There are three types of police-citizen interactions. In simple terms:
    1. A casual conversation. You are not obligated to participate so don’t.
    2. Seizure (detaining). You may have to provide ID if your state requires it. The officer MUST HAVE a reasonable articulable suspicion that you are, have been, or were about to be involved in criminal activity. Legal activity, even firearms carry, is not a reasonable suspicion by itself.
    3. Arrest. The officer must have probable cause to believe you have violated a law.

    REMEMBER: If the police are talking to you, in almost every case it is to build probable cause to arrest you. It very rarely happens that an officer simply wants to discuss the weather and how you like your pistol, no matter how friendly they act. They are talking to you to get you to say or do something so they can establish probable cause for an arrest, nothing more. My thoughts on voluntary searches is to never allow them, no matter how uncomfortable it is to say no. If I allow an officer to search my car, and unknowing to me the spring from a balllpoint pen or some other innocuous common item is used in meth manufacturing is under my front seat, I can be arrested for it. Yes, I most likely will get off on the charges, but only after I’ve spent a lot of money. The officer is never going to search your car for your benefit! He’s not going to search your car and tell you your lost sunglasses are under the seat. He’s looking for anything that can be used to affect your arrest. He gets points on his performance report for arresting people, not for finding your sunglasses. His motivation, when he asks to search your car, is not to help you, but to look for criminal activity. I don’t know enough about drugs, drug manufacturing, or drug culture to know what common items they use. Do you? Don’t volunteer to allow a search, even if you’re late and want to get going.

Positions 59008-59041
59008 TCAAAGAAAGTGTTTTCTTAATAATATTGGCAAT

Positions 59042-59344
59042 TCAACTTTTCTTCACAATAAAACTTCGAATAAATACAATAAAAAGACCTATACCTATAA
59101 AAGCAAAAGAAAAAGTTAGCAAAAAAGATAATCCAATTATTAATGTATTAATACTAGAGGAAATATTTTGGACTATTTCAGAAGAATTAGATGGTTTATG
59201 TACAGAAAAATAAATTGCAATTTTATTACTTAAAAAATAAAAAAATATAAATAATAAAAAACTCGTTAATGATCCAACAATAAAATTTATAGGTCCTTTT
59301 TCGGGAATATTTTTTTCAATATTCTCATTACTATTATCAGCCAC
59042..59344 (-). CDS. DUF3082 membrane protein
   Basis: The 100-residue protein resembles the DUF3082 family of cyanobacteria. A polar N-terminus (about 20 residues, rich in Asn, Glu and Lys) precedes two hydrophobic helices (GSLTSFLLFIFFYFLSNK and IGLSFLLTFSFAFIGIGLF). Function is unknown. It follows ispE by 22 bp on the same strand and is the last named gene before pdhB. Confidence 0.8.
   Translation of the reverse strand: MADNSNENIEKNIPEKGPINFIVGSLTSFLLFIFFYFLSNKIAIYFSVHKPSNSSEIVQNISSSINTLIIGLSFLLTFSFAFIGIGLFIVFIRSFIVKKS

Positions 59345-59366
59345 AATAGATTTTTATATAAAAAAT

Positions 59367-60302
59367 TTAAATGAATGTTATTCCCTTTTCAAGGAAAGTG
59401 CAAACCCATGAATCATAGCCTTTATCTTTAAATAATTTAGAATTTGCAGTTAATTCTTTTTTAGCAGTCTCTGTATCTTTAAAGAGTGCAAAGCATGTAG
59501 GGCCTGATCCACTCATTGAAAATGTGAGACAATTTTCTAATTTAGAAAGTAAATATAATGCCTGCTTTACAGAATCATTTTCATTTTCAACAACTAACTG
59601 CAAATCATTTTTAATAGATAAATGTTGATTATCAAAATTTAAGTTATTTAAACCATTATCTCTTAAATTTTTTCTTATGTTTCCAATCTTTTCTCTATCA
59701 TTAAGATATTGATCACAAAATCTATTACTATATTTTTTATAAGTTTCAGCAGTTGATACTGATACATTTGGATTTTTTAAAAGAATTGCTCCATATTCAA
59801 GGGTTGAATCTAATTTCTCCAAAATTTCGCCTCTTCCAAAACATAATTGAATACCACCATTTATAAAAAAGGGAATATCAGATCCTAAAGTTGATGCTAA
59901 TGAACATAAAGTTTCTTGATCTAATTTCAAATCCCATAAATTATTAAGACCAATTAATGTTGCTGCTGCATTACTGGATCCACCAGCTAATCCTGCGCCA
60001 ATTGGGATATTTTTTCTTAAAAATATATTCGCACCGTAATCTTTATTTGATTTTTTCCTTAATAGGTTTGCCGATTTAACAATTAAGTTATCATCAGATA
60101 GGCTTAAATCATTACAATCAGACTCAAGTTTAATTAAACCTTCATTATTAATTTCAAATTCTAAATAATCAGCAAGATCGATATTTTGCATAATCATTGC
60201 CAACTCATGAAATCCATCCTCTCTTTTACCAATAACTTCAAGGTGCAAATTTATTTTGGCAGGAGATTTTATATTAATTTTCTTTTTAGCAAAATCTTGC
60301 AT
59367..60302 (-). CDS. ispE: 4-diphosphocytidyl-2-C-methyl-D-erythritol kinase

2.   
  3. Quote Originally Posted by Mainsail View Post
    There are three types of police-citizen interactions. In simple terms:
    1. A casual conversation. You are not obligated to participate so don’t.
    2. Seizure (detaining). You may have to provide ID if your state requires it. The officer MUST HAVE a reasonable articulable suspicion that you are, have been, or were about to be involved in criminal activity. Legal activity, even firearms carry, is not a reasonable suspicion by itself.
    3. Arrest. The officer must have probable cause to believe you have violated a law.
    So essentially, if he has no reasonable suspicion that I was in our about to be involved in a crime, he cannot detain me, and therefore there is nothing he can do? I guess this interaction of mine would fall under #1 then, even though they were called out and it was anything but casual. Does that matter? And if so, why do they even bother dispatching officers if they can't at least get some indication that a crime was, is, or will soon be in progress? As you said, legal firearms carry is not reasonable suspicion of a crime, so what basis do they have of even dispatching officers?

  4. #13
    Quote Originally Posted by HounDawg07 View Post